A fiery con man intrudes into the lives of a farm family with a spinster in this tender revival of N. Richard Nash’s lovely piece of 1930’s Americana.
Mr. Nash’s self-described “romantic comedy in three acts” is a model of an effective well-made play. Exposition, character delineation and plot are all imparted with engaging precision. It “takes place in a western state on a summer day in time of a drought.”
In the 1930’s, the Curry family’s cattle farm is suffering due to the lack of rain. The widowed H.C. Curry is retired and his industrious and stern son Noah runs the business with help from his amiable younger brother Jimmy. They are unmarried as is their reserved yet spirited sister Lizzie who keeps house for the three men. Her situation is cause for concern as they don’t want her to end up as an old maid. She has just returned from a painfully contrived and unsuccessful expedition to another town to visit relatives who had ties to eligible men.
Mr. Curry and his sons pay a visit to the sheriff’s office to invite the melancholy Deputy Sheriff File to dinner to set him up with Lizzie. He claims to be a widower but everyone knows that he is really divorced as his wife left him for a school teacher six year earlier.
Meanwhile the charismatic but obviously larcenous Bill Starbuck who is wanted by the authorities for various cons in several states pops up at the Curry house brandishing a stick and promising to bring rain for $100. Initially disdainful, Lizzie becomes drawn to him. Mr. Curry emotionally encourages the involvement so that if she does remain a spinster she would have had at least one romantic encounter.
Will Lizzie end up with File or Starbuck? Will Starbuck bring rain? These are the questions that Nash answers in his poignant work that’s laced with suspense.
The blonde and thoughtful Fleur Alys Dobbins is captivating as Lizzie. Exhibiting a range of emotion worthy of a Chekhov heroine, Ms. Dobbins lightly conveys despair, feistiness and humor. When Dobbins lets down her hair we clearly see a profound transformation.
The soul of the production is Ken Trammell’s understated performance as Mr. Curry who erupts with feeling when worried about his daughter. With his low-key folksiness, mature features and sad eyes, the bald Mr. Tramell resembles a Walker Evans Depression-era photograph and his plaintive drawl completes his moving characterization.
Matthew Provenza’s Starbuck is an ingratiating and full-blooded portrait of a lovable rogue that everyone can’t help feeling sorry for. Mr. Provenza is delightfully unrestrained vocally and physically as he sets out to charm.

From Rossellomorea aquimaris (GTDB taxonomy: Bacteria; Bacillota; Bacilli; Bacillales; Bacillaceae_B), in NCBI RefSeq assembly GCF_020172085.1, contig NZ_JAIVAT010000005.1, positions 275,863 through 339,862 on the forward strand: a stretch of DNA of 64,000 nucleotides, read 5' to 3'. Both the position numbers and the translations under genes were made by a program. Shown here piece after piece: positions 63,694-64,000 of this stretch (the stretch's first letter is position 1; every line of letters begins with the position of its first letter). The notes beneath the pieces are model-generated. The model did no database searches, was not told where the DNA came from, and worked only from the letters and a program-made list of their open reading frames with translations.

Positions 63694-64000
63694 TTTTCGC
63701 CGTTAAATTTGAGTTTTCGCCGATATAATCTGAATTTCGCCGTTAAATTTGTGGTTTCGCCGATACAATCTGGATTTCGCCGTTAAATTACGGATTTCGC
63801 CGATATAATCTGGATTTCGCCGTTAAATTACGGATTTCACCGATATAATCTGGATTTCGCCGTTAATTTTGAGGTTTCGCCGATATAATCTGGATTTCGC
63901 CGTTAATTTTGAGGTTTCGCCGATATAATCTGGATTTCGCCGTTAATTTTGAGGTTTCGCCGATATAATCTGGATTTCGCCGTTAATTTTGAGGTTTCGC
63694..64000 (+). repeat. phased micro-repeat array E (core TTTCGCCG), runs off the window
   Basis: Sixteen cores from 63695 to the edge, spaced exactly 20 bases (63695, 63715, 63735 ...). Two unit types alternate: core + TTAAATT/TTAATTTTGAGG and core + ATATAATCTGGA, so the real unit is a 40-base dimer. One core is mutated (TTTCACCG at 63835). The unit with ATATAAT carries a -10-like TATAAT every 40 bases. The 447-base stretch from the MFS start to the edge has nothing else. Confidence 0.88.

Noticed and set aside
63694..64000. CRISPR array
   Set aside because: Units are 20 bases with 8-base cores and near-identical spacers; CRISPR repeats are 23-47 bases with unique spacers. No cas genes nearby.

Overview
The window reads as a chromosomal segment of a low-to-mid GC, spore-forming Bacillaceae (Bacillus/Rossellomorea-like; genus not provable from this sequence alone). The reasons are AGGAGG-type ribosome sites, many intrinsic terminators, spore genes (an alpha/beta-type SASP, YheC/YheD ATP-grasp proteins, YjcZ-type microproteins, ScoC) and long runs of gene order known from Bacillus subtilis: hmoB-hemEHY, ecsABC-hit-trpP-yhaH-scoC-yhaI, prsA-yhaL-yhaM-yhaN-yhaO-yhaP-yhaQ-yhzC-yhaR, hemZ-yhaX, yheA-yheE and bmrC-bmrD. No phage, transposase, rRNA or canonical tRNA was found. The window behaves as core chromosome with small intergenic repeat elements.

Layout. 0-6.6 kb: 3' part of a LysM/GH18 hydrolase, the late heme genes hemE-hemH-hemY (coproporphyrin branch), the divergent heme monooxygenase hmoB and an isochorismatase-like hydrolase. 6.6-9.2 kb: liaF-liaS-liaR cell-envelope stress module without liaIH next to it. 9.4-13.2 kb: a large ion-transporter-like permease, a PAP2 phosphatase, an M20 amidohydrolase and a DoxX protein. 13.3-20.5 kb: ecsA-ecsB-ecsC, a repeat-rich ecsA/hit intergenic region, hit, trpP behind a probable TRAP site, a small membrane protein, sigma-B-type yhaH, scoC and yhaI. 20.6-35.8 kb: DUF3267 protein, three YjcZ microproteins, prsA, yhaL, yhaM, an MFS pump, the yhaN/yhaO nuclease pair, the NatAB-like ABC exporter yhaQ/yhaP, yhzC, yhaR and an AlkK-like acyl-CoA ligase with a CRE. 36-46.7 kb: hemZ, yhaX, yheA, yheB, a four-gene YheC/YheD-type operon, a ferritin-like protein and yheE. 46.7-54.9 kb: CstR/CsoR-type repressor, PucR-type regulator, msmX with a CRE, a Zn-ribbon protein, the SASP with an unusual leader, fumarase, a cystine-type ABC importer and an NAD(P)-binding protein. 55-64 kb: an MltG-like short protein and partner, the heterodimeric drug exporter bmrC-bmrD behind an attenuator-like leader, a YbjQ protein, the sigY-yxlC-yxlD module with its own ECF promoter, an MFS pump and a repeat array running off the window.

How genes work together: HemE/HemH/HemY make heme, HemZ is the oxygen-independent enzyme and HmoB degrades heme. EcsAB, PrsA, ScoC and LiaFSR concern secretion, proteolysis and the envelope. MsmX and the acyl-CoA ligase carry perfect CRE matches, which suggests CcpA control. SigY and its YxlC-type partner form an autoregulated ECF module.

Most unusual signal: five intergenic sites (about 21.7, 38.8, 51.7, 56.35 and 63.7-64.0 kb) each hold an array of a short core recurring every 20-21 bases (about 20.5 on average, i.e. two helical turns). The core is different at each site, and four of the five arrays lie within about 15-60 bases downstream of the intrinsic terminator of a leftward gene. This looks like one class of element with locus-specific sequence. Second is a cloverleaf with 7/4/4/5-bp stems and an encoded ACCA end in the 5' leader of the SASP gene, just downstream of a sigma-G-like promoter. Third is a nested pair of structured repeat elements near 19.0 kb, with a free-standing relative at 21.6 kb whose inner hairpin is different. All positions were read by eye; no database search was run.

As Noah, the brooding Benjamin Jones perfectly captures the character’s well-meaning authoritarianism. Mr. Jones’ delivery of a speech declaring Lizzie’s plainness is shattering.
The hotheaded and good-natured Jimmy is played by the appealing Sean Cleary with boyish verve.
Taciturn Jim E. Chandler affectively portrays File’s moroseness and burgeoning reawakening. Mr. Chandler’s changing his mind about adopting a dog is a rich moment of anguish.
His eyeglasses perched over his nose and speaking slowly, Jim Haines looks and sounds like a real sheriff. Mr. Haines creates a vivid figure of moral strength during his brief but pivotal appearances.
Director Peter Dobbins’ masterful pacing is leisurely with appropriate force. Mr. Dobbin’s physical staging in concert with scenic designer Sheryl Liu is of inspired resourcefulness.
The stage is set with period living and dining room furniture, there’s a staircase and a front door. Hanging over it all is a swirling curved wooden structure indicating the roof. The residence’s desk, chair and phone become the setting for the sheriff’s office eschewing scenery changes and making for swift transitions. This cleverness is amplified by scenes in a barn where actors carry and set up some bales of hay downstage and then we’re there.
Michael Abrams’ crisp lighting design evokes the dusty sheen of the era and locale. Vintage country music recordings and effects are wonderfully realized by Caroline Eng’s sound design.
Jeans, vests, cowboy boots, rustic dresses and Starbuck’s bold reddish- orange shirt are authentic components of Danica Martino’s exceptional costume design.
Starring Geraldine Page as Lizzie and Darren McGavin as Starbuck, the original 1954 Broadway production of The Rainmaker only ran 125 performances. Katharine Hepburn was nominated for the Academy Award for Best Actress for the 1956 film adaptation that co-starred Burt Lancaster as Starbuck. It was turned into the 1963 Broadway musical 110 in the Shade. The play and the musical have been revived on Broadway and there was a 1982 television version with Tuesday Weld and Tommy Lee Jones.
This enchanting production demonstrates The Rainmaker’s enduring resonance.
The Rainmaker (through May 20, 2018)
Blackfriars Repertory Theatre and The Storm Theatre Company
The Sheen Center for Thought & Culture
Black Box Theater, 18 Bleecker Street, in Manhattan
For tickets, call 866-811-4111 or visit http://www.stormtheatre.com
Running time: two hours and 30 minutes including one intermission
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